"King of the Mountain" is a song by British singer-songwriter Kate Bush. Taken from her album Aerial, it was released in 2005 and is the album's only single. The song was written and produced by Bush. It was Bush’s final single to receive a mainstream physical release, and her last 7” vinyl release of any kind.
"King of the Mountain" was released as a single by EMI Records on 24 October 2005, Bush's first single since "And So Is Love", which had been released 12 years before. It was first played on BBC Radio 2 on 21 September 2005. Written about ten years before most of the songs on Aerial, the lyrics enquire whether Elvis Presley might still be alive someplace, "...looking like a happy man..." and playing with "Rosebud", Kane's childhood's sled, and comment on the pressures of extreme fame and wealth. In a November 2005 interview with BBC Four's "Front Row" Bush said, "I don't think human beings are really built to withstand that kind of fame." Sung in a slightly slurred Elvis-type manner, the track was produced by Bush; the recording was engineered by Del Palmer and mastered by James Guthrie. The cover art is a drawing by her son Bertie.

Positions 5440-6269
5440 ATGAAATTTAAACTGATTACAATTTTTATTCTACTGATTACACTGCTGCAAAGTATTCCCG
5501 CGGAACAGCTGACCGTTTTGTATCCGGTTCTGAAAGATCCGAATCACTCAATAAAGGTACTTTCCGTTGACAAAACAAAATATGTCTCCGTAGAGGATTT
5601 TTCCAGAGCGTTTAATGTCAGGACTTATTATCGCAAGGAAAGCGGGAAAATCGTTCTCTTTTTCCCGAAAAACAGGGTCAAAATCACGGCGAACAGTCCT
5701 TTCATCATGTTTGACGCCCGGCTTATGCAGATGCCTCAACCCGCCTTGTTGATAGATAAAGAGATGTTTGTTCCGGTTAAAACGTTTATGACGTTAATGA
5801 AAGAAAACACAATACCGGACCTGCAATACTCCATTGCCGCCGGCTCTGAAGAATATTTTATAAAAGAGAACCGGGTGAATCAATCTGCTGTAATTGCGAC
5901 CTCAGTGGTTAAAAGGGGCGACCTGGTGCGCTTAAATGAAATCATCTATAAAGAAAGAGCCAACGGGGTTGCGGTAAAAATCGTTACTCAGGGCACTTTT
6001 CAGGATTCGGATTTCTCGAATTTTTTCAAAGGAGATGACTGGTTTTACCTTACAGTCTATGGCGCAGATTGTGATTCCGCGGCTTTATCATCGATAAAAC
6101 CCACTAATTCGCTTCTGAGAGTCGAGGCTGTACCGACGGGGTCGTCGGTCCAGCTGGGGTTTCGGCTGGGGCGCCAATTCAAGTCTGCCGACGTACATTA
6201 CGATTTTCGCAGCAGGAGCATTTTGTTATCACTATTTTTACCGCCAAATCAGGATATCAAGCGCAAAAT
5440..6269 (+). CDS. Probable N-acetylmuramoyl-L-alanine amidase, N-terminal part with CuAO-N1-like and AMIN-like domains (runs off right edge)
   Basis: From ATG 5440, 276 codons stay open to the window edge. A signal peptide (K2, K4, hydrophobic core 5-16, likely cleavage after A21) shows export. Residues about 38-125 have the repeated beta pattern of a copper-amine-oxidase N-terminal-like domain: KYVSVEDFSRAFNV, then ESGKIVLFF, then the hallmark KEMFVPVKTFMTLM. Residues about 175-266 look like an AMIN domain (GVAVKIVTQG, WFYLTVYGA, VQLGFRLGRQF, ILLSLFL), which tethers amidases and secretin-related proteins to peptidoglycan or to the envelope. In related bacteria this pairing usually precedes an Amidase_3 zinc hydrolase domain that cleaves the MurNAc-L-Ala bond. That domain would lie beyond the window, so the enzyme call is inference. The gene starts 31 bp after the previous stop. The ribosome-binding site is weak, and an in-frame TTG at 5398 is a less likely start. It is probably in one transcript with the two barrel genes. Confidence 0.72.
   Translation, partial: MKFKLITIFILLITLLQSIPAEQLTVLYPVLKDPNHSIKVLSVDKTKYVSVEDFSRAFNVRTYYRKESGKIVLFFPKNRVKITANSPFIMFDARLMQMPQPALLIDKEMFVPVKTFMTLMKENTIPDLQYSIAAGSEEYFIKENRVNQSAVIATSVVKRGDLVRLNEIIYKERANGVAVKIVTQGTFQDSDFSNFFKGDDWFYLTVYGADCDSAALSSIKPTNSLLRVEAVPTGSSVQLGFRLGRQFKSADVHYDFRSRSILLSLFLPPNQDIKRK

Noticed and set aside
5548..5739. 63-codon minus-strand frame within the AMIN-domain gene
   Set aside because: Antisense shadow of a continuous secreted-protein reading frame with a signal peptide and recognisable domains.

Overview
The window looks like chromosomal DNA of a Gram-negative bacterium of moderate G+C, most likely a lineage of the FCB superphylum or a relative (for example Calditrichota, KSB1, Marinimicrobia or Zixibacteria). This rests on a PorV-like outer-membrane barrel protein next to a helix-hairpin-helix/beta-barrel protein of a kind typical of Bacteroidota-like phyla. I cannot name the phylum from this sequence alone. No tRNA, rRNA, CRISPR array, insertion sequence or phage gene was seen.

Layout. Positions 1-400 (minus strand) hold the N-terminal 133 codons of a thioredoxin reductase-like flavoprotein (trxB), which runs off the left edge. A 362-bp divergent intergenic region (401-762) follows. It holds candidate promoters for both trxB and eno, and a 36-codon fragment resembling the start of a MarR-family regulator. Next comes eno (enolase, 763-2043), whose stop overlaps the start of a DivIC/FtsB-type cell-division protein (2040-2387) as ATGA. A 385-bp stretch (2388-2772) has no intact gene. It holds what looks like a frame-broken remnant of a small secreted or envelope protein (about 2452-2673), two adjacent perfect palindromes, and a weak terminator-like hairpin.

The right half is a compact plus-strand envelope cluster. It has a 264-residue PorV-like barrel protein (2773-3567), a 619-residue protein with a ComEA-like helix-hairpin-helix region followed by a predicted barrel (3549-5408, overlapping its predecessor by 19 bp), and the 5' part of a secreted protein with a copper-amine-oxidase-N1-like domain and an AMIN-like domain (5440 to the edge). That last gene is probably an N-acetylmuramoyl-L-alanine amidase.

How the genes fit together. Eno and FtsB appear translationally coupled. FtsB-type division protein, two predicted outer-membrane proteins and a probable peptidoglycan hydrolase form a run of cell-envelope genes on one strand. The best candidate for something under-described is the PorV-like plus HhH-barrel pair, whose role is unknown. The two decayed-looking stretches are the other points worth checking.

The B-side of the UK single is a cover version of Marvin Gaye's "Sexual Healing", which features Irish musician Davy Spillane on uilleann pipes, originally recorded for his 1994 A Place Among the Stones album. The track was left off the Spillane album as it didn't fit with the sound of the rest of the record and before the 2005 release, Bush's version of "Sexual Healing" had only been heard publicly once, at the 1994 Kate Bush fan club convention in the Hippodrome, London.
Upon its release, the single was an immediate success by entering the UK charts at No. 4, thus becoming Bush's first top ten single in nearly 20 years (since "Don't Give Up", her duet with Peter Gabriel, reached No. 9 in 1986). The single also reached the Top 5 in Canada and charted well in many other countries. It is the only single from the album Aerial.
The music video received its first airing on the UK's Channel 4 on 15 October 2005. It was directed by Jimmy Murakami, produced by Michael Algar, edited at The Farm (Dublin) by Hugh Chaloner with flame and 3D effects by Niall O hOisin, Arron Inglis, Brian O'Durnin and Mark from Australia.